Thousands pay tribute to Rep. John Lewis, the last of the Big Six civil rights icons

7/30/2020, 6 p.m.
Thousands of Americans from Alabama to Washington have paid their final respects to Congressman John Lewis, an American icon and ...
Members of the Congressional Black Caucus, bid farewell at the conclusion of a service Monday for the late Rep. John Lewis, D-Ga., a key figure in the Civil Rights Movement and a 17-term congressman from Georgia, as he lies in state at the U.S. Capitol in Washington. Photo by AP Photo/J. Scott Applewhite

Thousands of Americans from Alabama to Washington have paid their final respects to Congressman John Lewis, an American icon and civic rights giant, during a series of memorial tributes that began last Saturday in his hometown of Troy, Ala., and encompassed solemn but emotional ceremonies in two state capitals and the U.S. Capitol, where his body laid in state.

A final homegoing celebration will take place Thursday, July 30, at historic Ebenezer Baptist Church in Atlanta, where Rep. Lewis’ early mentor in the struggle, Dr. Martin Luther King Jr., served as co-pastor from 1960 until his death in 1968.

Since Saturday, Rep. Lewis’ life has been celebrated in Troy, Ala., where he was born; in Selma, Ala., where he was nearly killed leading marchers across the Edmund Pettus Bridge in March 1965; in Montgomery, Ala., the capital of his home state; Washington, D.C., where he represented Georgia’s 5th District in the U.S. House of Representatives since 1986 and was known as “the conscience of the Congress;” and in the Georgia State Capitol in Atlanta before Thursday’s funeral.

Rep. Lewis, who fought for equal rights, voting rights and justice for most of his life, died July 17, 2020, after a valiant battle with pancreatic cancer. He was 80.

Former President Obama is expected to address mourners at the private church service, and President George W. Bush and his wife, Laura Bush, are expected to attend. Burial will follow in South View Cemetery in Atlanta.

He was lauded as a warrior and hero during a ceremony Wednesday in the Georgia State Capitol, where Atlanta Mayor Keisha Lance Bottoms said Rep. Lewis called on “America to be America,” a reference to a Langston Hughes poem in which he reproached the nation for not living up to its ideals.

“Until his last days, he was calling on America to be America again in his words and deeds,” Mayor Bottoms said, citing his recent visit to the Black Lives Matter street mural in Washington, as well as a videoconference he participated in with former President Obama.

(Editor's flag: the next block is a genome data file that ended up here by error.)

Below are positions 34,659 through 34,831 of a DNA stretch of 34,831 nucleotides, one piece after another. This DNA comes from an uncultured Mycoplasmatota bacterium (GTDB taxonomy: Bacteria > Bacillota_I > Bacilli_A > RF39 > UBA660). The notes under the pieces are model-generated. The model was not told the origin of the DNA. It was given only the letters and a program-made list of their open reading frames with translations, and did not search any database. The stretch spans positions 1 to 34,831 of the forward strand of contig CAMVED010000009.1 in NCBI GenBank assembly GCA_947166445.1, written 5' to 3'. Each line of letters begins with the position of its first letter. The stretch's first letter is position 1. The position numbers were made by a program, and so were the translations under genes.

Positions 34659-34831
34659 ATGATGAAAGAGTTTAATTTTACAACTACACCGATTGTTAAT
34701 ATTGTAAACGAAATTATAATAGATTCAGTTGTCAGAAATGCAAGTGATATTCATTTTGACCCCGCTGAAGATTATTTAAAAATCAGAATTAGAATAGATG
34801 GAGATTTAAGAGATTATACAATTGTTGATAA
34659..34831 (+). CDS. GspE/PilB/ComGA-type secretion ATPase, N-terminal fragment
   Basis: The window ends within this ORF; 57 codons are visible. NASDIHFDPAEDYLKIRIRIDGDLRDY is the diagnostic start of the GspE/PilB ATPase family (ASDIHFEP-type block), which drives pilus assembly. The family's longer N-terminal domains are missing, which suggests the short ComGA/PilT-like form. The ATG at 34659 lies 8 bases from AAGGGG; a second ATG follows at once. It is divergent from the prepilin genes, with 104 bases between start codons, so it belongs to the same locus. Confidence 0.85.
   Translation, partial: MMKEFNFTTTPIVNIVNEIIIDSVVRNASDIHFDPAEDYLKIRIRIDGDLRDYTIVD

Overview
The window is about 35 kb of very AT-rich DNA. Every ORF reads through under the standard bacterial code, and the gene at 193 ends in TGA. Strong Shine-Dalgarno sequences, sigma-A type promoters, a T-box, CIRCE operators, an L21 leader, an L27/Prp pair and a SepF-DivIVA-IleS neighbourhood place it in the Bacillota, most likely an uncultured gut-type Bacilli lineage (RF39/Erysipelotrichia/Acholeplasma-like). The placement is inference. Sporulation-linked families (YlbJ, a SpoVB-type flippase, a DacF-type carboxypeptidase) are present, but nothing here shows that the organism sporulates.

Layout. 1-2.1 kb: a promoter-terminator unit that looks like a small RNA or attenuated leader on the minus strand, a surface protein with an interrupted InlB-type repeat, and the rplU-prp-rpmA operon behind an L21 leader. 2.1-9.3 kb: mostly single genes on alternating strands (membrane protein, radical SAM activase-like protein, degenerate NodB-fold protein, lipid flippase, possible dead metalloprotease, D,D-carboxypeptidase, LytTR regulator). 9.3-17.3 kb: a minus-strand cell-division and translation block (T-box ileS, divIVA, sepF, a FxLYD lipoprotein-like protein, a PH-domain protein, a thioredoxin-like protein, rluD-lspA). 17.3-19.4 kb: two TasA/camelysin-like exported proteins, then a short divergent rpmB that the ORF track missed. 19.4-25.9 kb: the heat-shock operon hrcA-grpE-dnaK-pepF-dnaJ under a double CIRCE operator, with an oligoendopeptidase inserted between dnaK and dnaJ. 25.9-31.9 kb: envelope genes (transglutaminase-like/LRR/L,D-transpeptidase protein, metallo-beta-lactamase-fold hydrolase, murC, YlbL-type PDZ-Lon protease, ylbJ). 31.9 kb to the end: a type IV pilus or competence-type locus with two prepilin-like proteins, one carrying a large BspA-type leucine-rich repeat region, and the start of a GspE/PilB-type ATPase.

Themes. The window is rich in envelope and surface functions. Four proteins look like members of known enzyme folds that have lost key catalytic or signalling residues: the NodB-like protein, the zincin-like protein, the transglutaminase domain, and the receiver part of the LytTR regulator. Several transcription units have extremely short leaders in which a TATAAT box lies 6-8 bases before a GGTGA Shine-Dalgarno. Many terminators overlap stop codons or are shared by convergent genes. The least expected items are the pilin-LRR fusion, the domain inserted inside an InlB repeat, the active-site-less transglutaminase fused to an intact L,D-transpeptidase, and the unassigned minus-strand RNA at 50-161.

Georgia Gov. Brian Kemp presented the Lewis family with a folded Georgia state flag.

Among other guests at the ceremony was Martin Luther King III, son of the great civil rights leader who Rep. Lewis, as the 23-year-old head of the Student Nonviolent Coordinating Committee, joined on the podium during the March on Washington in 1963.

Following the ceremony, members of the public filed into the Capitol rotunda to pay their respects to Rep. Lewis, pausing to take photographs in front of his flag-draped coffin.

A memorial service at the U.S. Capitol Rotunda in Washington on Monday drew congressional leaders from both parties. He was praised as a moral force for the nation during a service rich with symbolism and punctuated by the booming, recorded voice of Rep. Lewis.

His casket sat atop the catafalque built for President Abraham

Lincoln. Members of the Congressional Black Caucus wore masks with the message “Good Trouble,” a nod to Rep. Lewis’ signature advice.

Rep. Lewis was the first African-American lawmaker to lie in state in the U.S. Capitol Rotunda.

Several people wiped away tears as they heard his voice, recorded in a commencement address he had delivered in Atlanta, echoing off the marble and gilded walls.

“You must find a way to get in the way. You must find a way to get in trouble, good trouble, necessary trouble,” he intoned. “Use what you have ... to help make our country and make our world a better place, where no one will be left out or left behind. ...It is your time.”

Late into the night, a long line of visitors formed outside the Capitol to pay their respects to Rep. Lewis.

On Sunday, in perhaps the most emotional of scenes, his casket was carried by a horse-drawn carriage across the Edmund Pettus Bridge in Selma, where he had been beaten and his skull fractured by racist state troopers during a voting rights demonstration 55 years ago. That day, March 7, 1965, became known as “Bloody Sunday,” and galvanized public support for their cause. President Lyndon B. Johnson signed the federal Voting Rights Act of 1965 on Aug. 6 of that year.

Later on Sunday, the body of Rep. Lewis was escorted by Alabama state troopers — this time with Black officers in the ranks — to the Alabama Capitol in Montgomery, where he lay in repose.